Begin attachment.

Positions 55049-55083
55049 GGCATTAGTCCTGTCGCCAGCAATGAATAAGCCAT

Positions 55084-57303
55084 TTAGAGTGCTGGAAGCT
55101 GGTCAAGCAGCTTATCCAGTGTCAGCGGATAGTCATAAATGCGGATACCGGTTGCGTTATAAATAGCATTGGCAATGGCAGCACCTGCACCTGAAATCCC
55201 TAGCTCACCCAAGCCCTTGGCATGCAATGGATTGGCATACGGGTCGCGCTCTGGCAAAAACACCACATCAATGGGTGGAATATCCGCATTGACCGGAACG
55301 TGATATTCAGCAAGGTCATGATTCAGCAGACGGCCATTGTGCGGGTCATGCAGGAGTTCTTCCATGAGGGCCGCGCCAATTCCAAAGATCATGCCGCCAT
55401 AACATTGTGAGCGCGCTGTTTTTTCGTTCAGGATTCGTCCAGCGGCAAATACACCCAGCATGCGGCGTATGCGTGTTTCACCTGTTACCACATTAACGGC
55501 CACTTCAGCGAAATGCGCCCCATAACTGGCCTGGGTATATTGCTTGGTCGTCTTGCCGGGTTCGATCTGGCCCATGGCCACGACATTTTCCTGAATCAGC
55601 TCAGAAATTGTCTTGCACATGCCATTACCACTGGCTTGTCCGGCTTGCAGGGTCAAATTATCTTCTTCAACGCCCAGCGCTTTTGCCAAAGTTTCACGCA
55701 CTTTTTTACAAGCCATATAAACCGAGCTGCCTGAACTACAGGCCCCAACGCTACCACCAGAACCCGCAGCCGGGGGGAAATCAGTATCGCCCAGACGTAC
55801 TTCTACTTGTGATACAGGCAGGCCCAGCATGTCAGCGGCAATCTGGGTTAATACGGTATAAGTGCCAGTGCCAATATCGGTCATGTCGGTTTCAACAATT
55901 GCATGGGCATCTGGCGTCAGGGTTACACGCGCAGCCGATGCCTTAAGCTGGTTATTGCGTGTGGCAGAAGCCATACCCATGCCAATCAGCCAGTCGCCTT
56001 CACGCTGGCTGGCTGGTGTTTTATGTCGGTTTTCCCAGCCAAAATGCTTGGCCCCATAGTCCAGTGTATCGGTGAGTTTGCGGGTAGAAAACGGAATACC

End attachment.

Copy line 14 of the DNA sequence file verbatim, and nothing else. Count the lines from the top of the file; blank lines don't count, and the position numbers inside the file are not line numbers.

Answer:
56001 CACGCTGGCTGGCTGGTGTTTTATGTCGGTTTTCCCAGCCAAAATGCTTGGCCCCATAGTCCAGTGTATCGGTGAGTTTGCGGGTAGAAAACGGAATACC